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The role of representative design in talent development: a comment on “Talent identification and promotion programmes of Olympic athletes”

Taylor & Francis
Publication Date
  • Ecology
  • Geography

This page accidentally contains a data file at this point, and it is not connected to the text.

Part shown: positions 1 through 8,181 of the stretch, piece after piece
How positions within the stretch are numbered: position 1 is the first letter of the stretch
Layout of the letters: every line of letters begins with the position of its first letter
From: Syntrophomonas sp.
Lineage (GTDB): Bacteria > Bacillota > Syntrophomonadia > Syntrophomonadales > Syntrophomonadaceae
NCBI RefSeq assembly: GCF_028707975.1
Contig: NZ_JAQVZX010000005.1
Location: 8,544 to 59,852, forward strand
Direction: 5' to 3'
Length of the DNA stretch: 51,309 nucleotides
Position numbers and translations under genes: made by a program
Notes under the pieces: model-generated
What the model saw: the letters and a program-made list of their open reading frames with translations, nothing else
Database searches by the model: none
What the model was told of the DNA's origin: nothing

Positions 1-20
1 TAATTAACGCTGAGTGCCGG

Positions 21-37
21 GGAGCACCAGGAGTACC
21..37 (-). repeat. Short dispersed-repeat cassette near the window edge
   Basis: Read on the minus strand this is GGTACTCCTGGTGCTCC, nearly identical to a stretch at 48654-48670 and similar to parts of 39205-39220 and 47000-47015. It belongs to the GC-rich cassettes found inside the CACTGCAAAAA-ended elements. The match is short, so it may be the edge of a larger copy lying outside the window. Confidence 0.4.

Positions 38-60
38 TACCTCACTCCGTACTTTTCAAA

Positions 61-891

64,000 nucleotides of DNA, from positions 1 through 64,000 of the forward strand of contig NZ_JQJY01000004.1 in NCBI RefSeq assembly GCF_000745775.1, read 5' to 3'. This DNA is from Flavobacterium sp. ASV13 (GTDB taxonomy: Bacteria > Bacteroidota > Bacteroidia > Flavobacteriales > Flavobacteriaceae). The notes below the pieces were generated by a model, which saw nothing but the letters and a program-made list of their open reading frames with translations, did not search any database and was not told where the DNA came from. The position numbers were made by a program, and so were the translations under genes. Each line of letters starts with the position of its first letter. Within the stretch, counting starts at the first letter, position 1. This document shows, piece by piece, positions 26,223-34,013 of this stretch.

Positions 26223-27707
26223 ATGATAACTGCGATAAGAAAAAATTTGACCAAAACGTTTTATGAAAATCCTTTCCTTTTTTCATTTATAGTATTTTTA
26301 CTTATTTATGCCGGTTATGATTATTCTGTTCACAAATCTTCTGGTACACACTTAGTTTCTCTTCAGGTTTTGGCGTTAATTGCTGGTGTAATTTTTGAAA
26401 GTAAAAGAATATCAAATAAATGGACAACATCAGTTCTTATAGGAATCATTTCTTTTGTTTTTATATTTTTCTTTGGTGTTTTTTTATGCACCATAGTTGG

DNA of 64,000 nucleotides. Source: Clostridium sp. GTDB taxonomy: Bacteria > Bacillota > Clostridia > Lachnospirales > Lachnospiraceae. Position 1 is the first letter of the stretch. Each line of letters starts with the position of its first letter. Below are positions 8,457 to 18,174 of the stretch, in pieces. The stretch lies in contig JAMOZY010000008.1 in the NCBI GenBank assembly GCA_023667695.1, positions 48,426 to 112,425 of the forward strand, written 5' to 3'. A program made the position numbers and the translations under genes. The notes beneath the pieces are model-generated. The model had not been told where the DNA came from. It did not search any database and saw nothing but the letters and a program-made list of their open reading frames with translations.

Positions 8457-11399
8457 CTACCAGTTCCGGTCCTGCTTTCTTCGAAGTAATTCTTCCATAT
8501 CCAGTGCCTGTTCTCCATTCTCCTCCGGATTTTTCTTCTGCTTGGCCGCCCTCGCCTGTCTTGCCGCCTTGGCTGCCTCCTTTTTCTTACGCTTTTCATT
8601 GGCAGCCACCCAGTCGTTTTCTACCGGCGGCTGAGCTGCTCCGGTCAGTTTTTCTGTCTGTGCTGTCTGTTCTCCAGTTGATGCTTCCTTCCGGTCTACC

A recent comment in the Journal of Sports Sciences (MacNamara & Collins, 2011) highlighted some major concerns with the current structure of talent identification and development (TID) programmes of Olympic athletes (e.g. Gulbin, 2008; Vaeyens, Gullich, Warr, & Philippaerts, 2009). In a cogent commentary, MacNamara and Collins (2011) provided a short review of the extant literature, which was both timely and insightful. Specifically, they criticised the ubiquitous one-dimensional ‘physically-biased’ attempts to produce world class performers, emphasising the need to consider a number of key environmental variables in a more multi-disciplinary perspective. They also lamented the wastage of talent, and alluded to the operational and opportunistic nature of current talent transfer programmes. A particularly compelling aspect of the comment was their allusion to high profile athletes who had ‘failed’ performance evaluation tests and then proceeded to succeed in that sport. This issue identifies a problem with current protocols for evaluating performance and is a line of research that is sorely needed in the area of talent development. To understand the nature of talent wastage that might be occurring in high performance programmes in sport, future empirical work should seek to follow the career paths of ‘successful’ and ‘unsuccessful’ products of TID programmes, in comparative analyses. Pertinent to the insights of MacNamara and Collins (2011), it remains clear that a number of questions have not received enough attention from sport scientists interested in talent development, including: (i) why is there so much wastage of talent in such programmes? And (ii), why are there so few reported examples of successful talent transfer programmes? These questions highlight critical areas for future investigation. The aim of this short correspondence is to discuss these and other issues researchers and practitioners might consider, and to propose how an ecological dynamics underpinning to such investigations may help the development of existing protocols...

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